If you think I overstate the degree of humanity that has been drained from most advertising, I invite you to try the following experiment: Walk up to a stranger on the sidewalk and speak to them in the same way that a typical ad would — a mattress commercial, for example. One of four things will almost certainly happen:
- The person will narrow his eyes and ask why you are yelling at him;
- The person will avert his glance, begin to edge away from you and possibly even cross to the other side of the street;
- The person will fish his phone from his pocket and place a call to the authorities; or
- The person will punch you in the throat.
While I look forward to hearing your results, I do not hold out much hope that you will sell many Posturepedics.
While the picture is bleak, it seems a bad idea to point out that the sky is falling without suggesting how we might erect at least a few structures that will deflect cascading chunks of the firmament away from our noggins. Therefore, here are five suggestions that will help you do better ads in almost any medium and be a responsible steward of our marketing ecosystem:
1. Redefine Personalization
Personalization isn’t something you do to the message you are sending (almost invariably, whenever I get a piece of marketing material that addresses me by name, I begin to feel as if I am being treated as a potential transaction rather than as a human being).
Personalization is something you should do to your own brand. In other words, can you make your brand more resemble a person in every piece of communication? Being spoken to by a corporate monolith is disheartening. All effective pieces of communication feel as if they’re from one person to another.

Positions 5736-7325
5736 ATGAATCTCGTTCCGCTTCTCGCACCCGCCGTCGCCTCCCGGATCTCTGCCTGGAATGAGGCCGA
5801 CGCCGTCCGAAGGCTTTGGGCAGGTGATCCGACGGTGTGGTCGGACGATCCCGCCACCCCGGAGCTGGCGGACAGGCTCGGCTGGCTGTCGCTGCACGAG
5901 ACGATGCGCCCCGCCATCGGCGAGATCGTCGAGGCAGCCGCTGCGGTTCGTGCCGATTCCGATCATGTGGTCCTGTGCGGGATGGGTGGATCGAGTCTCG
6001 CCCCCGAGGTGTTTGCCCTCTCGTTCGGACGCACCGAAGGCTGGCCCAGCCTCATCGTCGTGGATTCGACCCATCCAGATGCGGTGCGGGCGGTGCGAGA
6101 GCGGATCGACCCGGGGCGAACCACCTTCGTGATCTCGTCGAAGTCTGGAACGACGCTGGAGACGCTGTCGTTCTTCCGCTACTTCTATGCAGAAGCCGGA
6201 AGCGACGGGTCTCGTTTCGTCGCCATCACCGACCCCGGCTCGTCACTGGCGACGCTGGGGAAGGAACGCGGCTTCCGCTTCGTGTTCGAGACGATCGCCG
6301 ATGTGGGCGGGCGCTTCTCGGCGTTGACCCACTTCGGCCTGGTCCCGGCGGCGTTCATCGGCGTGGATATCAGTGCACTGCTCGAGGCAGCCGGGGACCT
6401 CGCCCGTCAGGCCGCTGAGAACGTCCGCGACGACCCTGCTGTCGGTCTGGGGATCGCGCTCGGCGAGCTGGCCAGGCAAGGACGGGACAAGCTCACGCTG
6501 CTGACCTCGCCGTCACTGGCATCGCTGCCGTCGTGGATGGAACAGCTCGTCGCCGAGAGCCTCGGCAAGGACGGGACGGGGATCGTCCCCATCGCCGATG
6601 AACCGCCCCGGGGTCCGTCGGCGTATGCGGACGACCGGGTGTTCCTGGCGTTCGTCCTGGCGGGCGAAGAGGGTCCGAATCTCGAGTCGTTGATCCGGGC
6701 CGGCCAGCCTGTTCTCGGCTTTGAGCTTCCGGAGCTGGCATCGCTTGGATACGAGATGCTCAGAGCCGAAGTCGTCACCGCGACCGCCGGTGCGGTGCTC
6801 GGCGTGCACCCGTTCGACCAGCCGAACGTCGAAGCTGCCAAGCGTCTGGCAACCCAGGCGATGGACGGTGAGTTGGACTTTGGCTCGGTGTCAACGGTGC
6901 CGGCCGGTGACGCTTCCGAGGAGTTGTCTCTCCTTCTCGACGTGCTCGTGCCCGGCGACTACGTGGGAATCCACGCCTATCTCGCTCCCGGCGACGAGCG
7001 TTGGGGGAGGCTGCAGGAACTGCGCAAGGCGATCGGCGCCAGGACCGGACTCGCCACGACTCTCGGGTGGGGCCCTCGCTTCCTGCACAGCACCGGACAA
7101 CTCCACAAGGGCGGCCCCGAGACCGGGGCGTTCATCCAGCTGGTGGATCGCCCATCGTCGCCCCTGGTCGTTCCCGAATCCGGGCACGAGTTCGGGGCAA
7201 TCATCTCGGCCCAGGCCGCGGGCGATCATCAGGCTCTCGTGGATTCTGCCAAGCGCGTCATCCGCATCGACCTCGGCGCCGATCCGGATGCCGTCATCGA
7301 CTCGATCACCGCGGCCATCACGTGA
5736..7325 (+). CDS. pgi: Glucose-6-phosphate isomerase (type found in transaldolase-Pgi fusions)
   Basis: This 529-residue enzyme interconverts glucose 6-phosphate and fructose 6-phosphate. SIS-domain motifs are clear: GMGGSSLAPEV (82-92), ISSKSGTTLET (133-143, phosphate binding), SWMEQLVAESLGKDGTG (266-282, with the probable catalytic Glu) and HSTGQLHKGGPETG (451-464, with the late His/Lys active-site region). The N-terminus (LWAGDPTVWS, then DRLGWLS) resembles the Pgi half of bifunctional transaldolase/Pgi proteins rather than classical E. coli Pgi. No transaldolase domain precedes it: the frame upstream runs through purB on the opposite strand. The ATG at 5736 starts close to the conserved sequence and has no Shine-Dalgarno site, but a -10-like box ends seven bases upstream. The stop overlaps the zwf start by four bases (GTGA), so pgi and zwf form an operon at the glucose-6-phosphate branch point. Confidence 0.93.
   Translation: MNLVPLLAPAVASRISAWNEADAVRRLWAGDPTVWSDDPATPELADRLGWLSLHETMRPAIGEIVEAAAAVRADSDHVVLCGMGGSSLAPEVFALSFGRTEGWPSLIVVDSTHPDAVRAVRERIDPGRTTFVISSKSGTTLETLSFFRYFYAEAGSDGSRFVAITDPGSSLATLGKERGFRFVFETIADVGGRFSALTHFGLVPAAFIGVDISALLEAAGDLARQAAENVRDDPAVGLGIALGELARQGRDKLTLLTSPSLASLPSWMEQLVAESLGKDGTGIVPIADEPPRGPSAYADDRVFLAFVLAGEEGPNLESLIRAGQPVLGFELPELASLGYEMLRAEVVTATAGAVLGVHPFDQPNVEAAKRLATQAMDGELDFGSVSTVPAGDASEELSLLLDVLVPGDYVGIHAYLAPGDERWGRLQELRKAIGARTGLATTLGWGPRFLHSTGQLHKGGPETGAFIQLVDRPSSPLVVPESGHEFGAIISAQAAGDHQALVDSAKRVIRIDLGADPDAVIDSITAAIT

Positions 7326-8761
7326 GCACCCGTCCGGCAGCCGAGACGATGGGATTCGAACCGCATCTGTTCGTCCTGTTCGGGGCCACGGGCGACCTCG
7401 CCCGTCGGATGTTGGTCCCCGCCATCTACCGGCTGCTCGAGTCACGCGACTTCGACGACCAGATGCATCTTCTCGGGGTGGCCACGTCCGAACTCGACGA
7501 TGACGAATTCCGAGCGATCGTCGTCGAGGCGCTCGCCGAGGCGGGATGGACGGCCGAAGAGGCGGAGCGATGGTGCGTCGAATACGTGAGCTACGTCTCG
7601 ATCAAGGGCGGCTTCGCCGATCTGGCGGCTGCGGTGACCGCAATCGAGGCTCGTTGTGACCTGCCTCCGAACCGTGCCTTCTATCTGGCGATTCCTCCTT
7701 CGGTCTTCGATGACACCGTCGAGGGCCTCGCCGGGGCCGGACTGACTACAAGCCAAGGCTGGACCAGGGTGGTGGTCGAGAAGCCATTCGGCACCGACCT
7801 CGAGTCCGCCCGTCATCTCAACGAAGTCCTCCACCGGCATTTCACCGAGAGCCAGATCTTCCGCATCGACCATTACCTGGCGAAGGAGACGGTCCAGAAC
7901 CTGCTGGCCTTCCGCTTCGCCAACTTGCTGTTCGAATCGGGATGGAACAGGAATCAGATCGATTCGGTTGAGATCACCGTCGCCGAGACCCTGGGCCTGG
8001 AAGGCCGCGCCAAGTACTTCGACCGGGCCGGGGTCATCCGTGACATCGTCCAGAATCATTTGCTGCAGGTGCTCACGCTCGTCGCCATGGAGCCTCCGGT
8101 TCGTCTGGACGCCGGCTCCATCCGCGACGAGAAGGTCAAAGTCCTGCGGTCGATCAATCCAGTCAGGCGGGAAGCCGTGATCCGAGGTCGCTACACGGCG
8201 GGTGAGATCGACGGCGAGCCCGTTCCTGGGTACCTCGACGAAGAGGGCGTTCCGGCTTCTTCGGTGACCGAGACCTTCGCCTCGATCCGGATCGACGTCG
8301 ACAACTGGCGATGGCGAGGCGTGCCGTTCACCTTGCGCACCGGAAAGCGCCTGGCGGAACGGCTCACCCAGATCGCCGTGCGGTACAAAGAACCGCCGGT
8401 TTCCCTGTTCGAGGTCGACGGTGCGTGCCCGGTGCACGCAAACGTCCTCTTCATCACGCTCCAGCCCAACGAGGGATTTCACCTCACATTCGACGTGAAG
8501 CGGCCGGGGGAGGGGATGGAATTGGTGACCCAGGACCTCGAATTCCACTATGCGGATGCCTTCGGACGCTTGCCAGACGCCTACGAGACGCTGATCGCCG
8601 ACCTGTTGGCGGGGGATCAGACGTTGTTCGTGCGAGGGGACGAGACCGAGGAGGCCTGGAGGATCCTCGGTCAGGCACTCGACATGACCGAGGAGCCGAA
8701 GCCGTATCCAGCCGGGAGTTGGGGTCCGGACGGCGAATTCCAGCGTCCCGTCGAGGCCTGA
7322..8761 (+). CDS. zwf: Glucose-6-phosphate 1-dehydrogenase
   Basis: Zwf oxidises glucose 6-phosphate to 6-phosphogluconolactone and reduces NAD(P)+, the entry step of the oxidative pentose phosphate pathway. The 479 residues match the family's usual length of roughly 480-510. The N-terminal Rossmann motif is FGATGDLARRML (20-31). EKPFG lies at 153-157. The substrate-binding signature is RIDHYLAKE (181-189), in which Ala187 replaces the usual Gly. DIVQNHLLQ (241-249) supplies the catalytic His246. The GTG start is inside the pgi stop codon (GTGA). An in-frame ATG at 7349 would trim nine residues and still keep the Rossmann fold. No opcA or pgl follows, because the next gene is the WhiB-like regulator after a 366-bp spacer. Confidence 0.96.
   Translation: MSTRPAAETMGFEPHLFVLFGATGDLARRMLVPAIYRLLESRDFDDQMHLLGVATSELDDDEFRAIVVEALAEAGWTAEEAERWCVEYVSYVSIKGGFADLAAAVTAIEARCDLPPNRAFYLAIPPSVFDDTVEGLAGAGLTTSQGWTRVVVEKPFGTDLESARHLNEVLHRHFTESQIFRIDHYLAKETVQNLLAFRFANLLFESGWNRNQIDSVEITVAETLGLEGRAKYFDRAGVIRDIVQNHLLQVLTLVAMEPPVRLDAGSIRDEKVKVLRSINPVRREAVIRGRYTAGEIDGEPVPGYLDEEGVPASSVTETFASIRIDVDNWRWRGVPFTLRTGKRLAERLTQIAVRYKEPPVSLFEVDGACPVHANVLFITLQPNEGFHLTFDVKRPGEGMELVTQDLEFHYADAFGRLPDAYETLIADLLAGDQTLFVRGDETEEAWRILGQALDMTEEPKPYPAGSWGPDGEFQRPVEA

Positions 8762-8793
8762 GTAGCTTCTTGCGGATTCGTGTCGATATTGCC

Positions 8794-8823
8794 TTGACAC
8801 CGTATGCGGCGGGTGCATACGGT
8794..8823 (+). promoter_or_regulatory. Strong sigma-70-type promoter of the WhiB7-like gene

2. Bring Presents
Think of every media touchpoint as the opportunity to deliver a small gift. It can be a laugh, a story the recipient can share, a tool she can use to make life a little easier, a piece of information that makes her feel smarter, or any of a thousand other things. If the content of your message is a gift, then the design is the wrapping paper. Make it beautiful; it enhances the experience of discovering what’s inside.
3. Mind Your Manners
Understand that it is impolite to repeat yourself. Leaping from behind every bush on the Internet and shouting that two-tone loafers are on sale for $59.95 loses its appeal after the fourth or fifth time. Mix it up a little. Maybe ask me if I’m still mulling them over, or if I’ve decided I don’t care for the shoes or if I’ve already bought something else. That’s what a real person would do.
4. Be Charming
“Hey, lady, you want to buy some detergent?” is a terrible ice-breaker. Don’t be afraid to take the time to say something that will make people like you. There will plenty of time to ask for the order.
5. Stay Humble
Just because a brand is the most important thing in your life doesn’t mean it’s the most important thing in the life of the person you’re talking to. It almost certainly is not. Showing that you understand this is endearing.